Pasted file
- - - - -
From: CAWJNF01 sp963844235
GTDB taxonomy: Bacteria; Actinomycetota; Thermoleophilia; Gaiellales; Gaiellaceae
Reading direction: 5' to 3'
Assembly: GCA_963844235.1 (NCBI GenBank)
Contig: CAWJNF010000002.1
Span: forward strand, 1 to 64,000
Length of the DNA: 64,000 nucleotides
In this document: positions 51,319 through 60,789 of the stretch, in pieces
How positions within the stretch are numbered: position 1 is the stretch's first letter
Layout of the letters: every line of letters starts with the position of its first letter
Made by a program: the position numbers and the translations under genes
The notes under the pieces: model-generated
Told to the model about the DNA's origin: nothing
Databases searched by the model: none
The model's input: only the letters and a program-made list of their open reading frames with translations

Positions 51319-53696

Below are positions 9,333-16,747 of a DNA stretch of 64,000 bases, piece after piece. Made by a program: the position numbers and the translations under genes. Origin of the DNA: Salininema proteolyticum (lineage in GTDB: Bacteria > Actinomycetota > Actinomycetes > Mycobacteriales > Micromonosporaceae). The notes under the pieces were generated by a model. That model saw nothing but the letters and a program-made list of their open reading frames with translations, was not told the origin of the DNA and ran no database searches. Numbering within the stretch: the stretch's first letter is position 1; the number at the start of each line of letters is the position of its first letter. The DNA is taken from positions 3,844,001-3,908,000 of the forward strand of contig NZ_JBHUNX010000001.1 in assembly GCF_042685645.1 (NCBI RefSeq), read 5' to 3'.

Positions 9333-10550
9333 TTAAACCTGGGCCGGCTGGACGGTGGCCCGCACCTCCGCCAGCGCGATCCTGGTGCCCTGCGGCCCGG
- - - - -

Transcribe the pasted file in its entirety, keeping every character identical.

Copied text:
From: CAWJNF01 sp963844235
GTDB taxonomy: Bacteria; Actinomycetota; Thermoleophilia; Gaiellales; Gaiellaceae
Reading direction: 5' to 3'
Assembly: GCA_963844235.1 (NCBI GenBank)
Contig: CAWJNF010000002.1
Span: forward strand, 1 to 64,000
Length of the DNA: 64,000 nucleotides
In this document: positions 51,319 through 60,789 of the stretch, in pieces
How positions within the stretch are numbered: position 1 is the stretch's first letter
Layout of the letters: every line of letters starts with the position of its first letter
Made by a program: the position numbers and the translations under genes
The notes under the pieces: model-generated
Told to the model about the DNA's origin: nothing
Databases searched by the model: none
The model's input: only the letters and a program-made list of their open reading frames with translations

Positions 51319-53696

Below are positions 9,333-16,747 of a DNA stretch of 64,000 bases, piece after piece. Made by a program: the position numbers and the translations under genes. Origin of the DNA: Salininema proteolyticum (lineage in GTDB: Bacteria > Actinomycetota > Actinomycetes > Mycobacteriales > Micromonosporaceae). The notes under the pieces were generated by a model. That model saw nothing but the letters and a program-made list of their open reading frames with translations, was not told the origin of the DNA and ran no database searches. Numbering within the stretch: the stretch's first letter is position 1; the number at the start of each line of letters is the position of its first letter. The DNA is taken from positions 3,844,001-3,908,000 of the forward strand of contig NZ_JBHUNX010000001.1 in assembly GCF_042685645.1 (NCBI RefSeq), read 5' to 3'.

Positions 9333-10550
9333 TTAAACCTGGGCCGGCTGGACGGTGGCCCGCACCTCCGCCAGCGCGATCCTGGTGCCCTGCGGCCCGG